The overclocking of the microprocessor
Possibilities for the overclocking
Bearing in mind the theory explained in the previous point, we have 3 different possibilities to realize the overclocking:
(1) To rise the multiplier of the mike.
By means of this method we will change only the internal speed of the mike, while the day pupil will remain constant. Thus the only element that he suffers is the mike, while other devices work at his normal speed.
We will have to study the manual of the motherboard and see how the change of the multiplier is realized; in the most habitual case so called jumpers will be done by means of a few small microswitches, although in the most modern basic badges it is realized by software, generally inside the BIOS (in this the badges ABIT were the first ones). Even, at the worst, it is possible that the badge detects automatically the theoretical characteristics of the mike and does not allow us to form them to hand... as it happens in any basic badges made by Intel.
Another problem that happens at present is that almost all the mikes Intel from 300 MHz Pentium II (including Pentium III and Celeron "Mendocino"), as well as some previous series, they have the multiplier limited to a few concrete values or I fix to the only value, for example 5x for a 333 MHz Pentium II (5x66).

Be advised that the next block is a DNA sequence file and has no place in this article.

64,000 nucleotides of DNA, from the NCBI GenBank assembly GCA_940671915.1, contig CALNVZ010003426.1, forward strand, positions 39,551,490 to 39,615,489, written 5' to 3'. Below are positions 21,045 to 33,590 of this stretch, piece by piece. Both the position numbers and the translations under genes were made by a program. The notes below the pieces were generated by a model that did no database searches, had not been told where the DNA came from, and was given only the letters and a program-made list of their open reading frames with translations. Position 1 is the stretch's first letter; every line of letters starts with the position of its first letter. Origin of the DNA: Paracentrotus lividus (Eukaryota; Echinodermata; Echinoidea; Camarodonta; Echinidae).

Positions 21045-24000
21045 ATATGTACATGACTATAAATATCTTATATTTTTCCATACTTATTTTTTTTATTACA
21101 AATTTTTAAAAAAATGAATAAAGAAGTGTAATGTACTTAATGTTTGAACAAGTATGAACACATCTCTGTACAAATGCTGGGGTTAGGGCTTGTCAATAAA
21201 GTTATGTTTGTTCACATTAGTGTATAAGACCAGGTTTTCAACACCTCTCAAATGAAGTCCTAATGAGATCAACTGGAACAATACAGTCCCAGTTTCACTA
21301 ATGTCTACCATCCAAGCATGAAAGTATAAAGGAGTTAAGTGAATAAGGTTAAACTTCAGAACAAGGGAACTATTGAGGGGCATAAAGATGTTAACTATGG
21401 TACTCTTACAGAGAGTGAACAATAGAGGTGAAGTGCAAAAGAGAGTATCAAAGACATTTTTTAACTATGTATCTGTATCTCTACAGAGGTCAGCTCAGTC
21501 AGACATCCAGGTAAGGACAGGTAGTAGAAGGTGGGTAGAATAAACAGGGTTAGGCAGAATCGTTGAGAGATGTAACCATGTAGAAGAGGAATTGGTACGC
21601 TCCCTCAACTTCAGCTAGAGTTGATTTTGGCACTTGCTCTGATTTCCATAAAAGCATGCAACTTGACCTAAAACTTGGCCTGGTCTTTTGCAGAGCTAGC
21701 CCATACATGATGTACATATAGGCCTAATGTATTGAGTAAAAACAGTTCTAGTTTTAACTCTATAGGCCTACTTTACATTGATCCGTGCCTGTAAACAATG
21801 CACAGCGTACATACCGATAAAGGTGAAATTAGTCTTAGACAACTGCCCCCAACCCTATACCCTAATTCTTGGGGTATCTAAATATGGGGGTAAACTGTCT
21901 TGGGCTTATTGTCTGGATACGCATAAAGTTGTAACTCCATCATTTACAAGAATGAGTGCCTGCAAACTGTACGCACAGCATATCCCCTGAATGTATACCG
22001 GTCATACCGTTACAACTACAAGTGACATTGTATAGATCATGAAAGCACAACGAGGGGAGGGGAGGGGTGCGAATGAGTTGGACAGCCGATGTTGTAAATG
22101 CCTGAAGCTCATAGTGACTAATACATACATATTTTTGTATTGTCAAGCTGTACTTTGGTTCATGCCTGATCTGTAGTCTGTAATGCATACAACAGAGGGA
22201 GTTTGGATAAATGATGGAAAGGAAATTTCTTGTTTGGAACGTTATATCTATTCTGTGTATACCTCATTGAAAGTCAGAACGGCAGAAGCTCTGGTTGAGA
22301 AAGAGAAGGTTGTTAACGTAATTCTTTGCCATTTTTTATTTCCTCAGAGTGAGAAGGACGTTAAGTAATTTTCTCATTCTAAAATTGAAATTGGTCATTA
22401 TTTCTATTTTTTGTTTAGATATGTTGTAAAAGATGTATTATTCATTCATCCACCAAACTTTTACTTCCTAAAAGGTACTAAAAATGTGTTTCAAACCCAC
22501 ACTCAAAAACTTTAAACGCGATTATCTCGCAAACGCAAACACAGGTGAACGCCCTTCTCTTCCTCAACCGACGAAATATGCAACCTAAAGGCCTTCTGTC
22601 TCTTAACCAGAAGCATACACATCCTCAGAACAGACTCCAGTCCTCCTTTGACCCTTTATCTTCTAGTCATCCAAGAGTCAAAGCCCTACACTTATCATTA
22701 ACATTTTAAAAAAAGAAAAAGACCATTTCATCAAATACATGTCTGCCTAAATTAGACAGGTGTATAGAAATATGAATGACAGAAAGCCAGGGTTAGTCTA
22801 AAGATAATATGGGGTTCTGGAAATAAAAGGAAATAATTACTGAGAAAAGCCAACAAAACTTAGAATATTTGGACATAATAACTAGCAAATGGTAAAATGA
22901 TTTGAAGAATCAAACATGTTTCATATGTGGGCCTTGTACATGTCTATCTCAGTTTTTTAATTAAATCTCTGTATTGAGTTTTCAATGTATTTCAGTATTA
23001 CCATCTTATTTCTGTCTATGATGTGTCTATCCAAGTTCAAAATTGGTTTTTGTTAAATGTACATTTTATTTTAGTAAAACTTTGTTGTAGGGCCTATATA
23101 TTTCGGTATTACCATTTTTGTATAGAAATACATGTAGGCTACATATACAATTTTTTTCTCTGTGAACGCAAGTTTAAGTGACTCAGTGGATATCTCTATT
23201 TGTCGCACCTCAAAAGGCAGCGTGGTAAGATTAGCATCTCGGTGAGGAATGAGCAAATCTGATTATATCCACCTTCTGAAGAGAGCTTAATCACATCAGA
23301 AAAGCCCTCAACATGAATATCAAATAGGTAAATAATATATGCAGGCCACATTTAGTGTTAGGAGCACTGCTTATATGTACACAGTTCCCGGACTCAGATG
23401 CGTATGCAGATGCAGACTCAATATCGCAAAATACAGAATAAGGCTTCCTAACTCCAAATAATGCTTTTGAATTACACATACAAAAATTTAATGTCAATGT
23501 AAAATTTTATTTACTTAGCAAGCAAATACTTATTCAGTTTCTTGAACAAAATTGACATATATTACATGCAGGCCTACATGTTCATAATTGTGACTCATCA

In such a case, and if we do not have a mike AMD (that or they take the free multiplier as a defect or it can be liberated, as we will see), we will have to try to:
(2) To raise the speed of the bus.
Doing this we will increase the speed both of the microprocessor and of other elements of the computer (the motherboard, the memory, the cards of expansion...). Again, it will be formed by means of jumpers or in the BIOS.
For example, the "official" configuration of a 400 MHz Pentium II is 4x100; if we put a 110 MHz bus , the overclocking would have the following effects:
Observe how the speed of the different elements is usually related to that of bus (or day pupil) of the mike:
After the overclocking suffers so many elements, the possible mistakes multiply, since it is enough that an element fails so that we are not successful. Nevertheless, if we obtain it, the services increase will be very big, since we are accelerating almost all the elements of the PC, and we will not be affected by the limitations imposed by the manufacturer of the mike (at least for the time being...).
(3) To change the multiplier and the speed of the bus.
It is a method that can give a lot of game, although again only realizable with mikes without fixed multiplier. We can do authentic marvels, and even manage to accelerate the computer without changing the internal speed of the mike so that he does not suffer, for example changing a Pentium 150 of 2,5x60 to 2x75, what would accelerate the bus PCI and the memory without risk for the mike.
So that an overclocking is successful, it is convenient to continue these small rules: